- Found the Killer, Lost the Murderer: Sorta. Sisko apprehends Neela before she can kill Bareil, and both Sisko and Kira know damn well that Winn is pulling her strings. Unfortunately, they have no hard evidence, and Neela claims that she acted alone, so Winn gets away.
- Foil: Vedek Bareil and Winn representing the moderate and extremist arms of the Bajoran religion.
- Heel Realization: Early in the episode, Kira supports Winn and her orthodox views. After the assassination attempt on Bareil, she gives it a serious rethink.
- The Informant: Quark would gladly sell out any of the killers he knows if he could, but he knows that none of them were responsible for Aquino's death.
- Karma Houdini: Vedek Winn gets away with planning to murder Vedek Bareil, due to Neela claiming she acted alone. Though her chances for Kai appear to be shot. Or not...
- Madness Mantra: "The Prophets spoke! I answered their call!"
- Magic Versus Science: Discussed. Keiko's teachings of the wormhole are secular in nature, with the Prophets referred to as "wormhole aliens" or "entities". Winn takes umbrage with these teachings, declaring them blasphemy, and tries to force Keiko to teach her students about the wormhole through a lens of spirituality, or else force her to quit teaching altogether. Sisko suggests that Both Sides Have a Point, and it's not for him to say who's right and who's wrong. It's muddled by the fact that Winn's faction is considered somewhat extremist even by her religion's own standards; Bariel and his faction think her objections are just stupid.
- Make It Look Like an Accident: Neela tried to cover her tracks by altering Aquino's log to make it appear like he was going to repair a faulty power conduit where he was found. However, she didn't or couldn't alter his turbolift record, which tracked him to the runabout pad where he was actually killed.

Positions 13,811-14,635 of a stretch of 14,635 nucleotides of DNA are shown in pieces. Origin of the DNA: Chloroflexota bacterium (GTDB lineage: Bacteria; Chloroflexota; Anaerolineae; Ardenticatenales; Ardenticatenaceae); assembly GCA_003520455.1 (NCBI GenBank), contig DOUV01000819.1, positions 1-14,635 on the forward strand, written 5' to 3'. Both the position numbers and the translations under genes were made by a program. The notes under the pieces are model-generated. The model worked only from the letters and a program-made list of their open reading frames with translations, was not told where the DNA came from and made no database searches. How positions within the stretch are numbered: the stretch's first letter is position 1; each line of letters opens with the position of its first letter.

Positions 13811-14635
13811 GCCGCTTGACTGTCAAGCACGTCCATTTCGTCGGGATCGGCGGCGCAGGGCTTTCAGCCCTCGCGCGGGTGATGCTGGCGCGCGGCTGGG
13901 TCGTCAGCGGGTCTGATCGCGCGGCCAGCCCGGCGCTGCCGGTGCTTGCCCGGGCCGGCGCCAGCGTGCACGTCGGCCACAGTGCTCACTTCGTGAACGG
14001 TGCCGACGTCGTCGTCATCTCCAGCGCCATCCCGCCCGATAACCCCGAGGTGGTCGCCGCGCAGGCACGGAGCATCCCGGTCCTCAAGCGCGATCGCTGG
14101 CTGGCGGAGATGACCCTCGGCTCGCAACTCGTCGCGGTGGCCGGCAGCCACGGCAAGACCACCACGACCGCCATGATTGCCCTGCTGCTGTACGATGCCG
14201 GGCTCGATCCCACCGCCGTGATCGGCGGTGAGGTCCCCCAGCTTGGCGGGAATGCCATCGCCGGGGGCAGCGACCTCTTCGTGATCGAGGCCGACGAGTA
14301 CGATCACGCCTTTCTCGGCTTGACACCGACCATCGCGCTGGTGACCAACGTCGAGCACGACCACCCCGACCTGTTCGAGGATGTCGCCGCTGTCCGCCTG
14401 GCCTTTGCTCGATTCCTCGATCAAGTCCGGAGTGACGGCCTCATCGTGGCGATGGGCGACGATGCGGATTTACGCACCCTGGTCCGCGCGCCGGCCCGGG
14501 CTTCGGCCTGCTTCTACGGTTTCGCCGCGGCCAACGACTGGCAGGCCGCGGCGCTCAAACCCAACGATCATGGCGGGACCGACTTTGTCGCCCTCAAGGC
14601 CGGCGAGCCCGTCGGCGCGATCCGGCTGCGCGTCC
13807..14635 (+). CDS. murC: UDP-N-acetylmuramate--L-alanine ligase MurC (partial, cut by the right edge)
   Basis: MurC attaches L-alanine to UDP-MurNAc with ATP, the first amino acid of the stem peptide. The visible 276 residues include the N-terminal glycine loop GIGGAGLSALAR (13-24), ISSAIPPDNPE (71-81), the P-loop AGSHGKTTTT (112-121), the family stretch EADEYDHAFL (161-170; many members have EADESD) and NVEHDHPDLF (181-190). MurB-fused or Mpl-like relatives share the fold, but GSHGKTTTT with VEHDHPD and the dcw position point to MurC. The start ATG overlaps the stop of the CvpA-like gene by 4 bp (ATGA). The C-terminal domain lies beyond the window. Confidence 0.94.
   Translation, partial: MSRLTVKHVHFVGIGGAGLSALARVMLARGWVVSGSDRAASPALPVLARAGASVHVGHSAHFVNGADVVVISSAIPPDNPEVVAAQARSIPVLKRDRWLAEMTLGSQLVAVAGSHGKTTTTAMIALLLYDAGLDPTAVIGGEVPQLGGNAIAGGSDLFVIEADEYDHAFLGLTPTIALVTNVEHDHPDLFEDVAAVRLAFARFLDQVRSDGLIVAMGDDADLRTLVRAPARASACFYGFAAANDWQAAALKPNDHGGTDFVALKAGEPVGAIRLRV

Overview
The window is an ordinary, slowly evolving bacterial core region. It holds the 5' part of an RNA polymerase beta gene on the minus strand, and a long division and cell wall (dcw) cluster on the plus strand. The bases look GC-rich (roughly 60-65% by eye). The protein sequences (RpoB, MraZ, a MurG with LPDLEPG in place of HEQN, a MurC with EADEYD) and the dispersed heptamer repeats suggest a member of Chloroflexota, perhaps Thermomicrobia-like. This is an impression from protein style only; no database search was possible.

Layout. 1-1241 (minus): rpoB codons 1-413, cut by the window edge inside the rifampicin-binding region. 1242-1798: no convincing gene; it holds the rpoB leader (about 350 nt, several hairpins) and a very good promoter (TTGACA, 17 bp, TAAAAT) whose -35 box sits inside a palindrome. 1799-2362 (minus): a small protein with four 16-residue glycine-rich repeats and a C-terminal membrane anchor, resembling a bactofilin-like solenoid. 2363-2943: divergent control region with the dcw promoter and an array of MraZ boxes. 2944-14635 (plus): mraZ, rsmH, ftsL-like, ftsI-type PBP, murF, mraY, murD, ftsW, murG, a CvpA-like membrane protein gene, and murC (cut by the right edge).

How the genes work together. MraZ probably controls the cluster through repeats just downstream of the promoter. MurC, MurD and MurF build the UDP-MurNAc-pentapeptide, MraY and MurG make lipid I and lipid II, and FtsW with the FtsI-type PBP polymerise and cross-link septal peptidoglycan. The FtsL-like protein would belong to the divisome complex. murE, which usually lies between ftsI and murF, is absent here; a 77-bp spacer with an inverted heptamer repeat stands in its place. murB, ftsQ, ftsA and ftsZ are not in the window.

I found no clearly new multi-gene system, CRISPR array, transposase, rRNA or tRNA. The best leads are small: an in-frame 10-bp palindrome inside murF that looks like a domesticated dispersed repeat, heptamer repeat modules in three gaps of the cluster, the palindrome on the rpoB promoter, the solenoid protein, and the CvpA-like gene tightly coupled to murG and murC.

- Manipulative Bastard: Vedek Winn. She cultivates a religious conflict on the station simply so Sisko will reach out to another religious leader to help fix it, all so she can use the opportunity to kill the other leader once the situation gets so bad that he visits Deep Space 9 personally. She not only manipulates Sisko and Bariel, she covertly sabotages key systems on the station to facilitate her plans: if not for O'Brien noticing a missing tool from his toolbox, she might have succeeded. Either way, she gets off scot-free.
- Passive-Aggressive Kombat: Vedek Winn is a clear master of this, mixing insincere apologies, unreasonable demands and back-handed compliments.
- Patrick Stewart Speech: Mixed in with a good dose of "The Reason You Suck" Speech, when Sisko verbally bitch-smacks Winn.Sisko: The Bajorans who have lived with us on the station, who have worked with us for months, who helped us move this station to protect the wormhole, who joined us to explore the Gamma Quadrant, who have begun to build the future of Bajor with us, these people know that we are neither the enemy nor the devil. We don't always agree. We have some damned good fights in fact, but we always come away from them with a little better understanding and appreciation of each other. You won't succeed here. The school will reopen. And when your rhetoric gets old, the Bajoran parents will bring their children back.
Winn: We will see.
- Reassigned to Antarctica: Threatened by Sisko when several Bajorans fail to show up for duty claiming "illness". He says they better have a miraculous recovery, or they can get better on their way to their next post.
- Red Shirt: Poor Ensign Aquino. Never even got to be alive onscreen.
- Rule of Three: Bareil explaining to Sisko why the Vedek Assembly will not meet with him:"Some fear you as the representative of a Federation they view as godless. Some fear you as the Emissary who walked with the Prophets. And some fear you because Vedek Winn told them to."
- Sure, Let's Go with That: Vedek Bareil "accepting" Sisko's invitation to tour the station.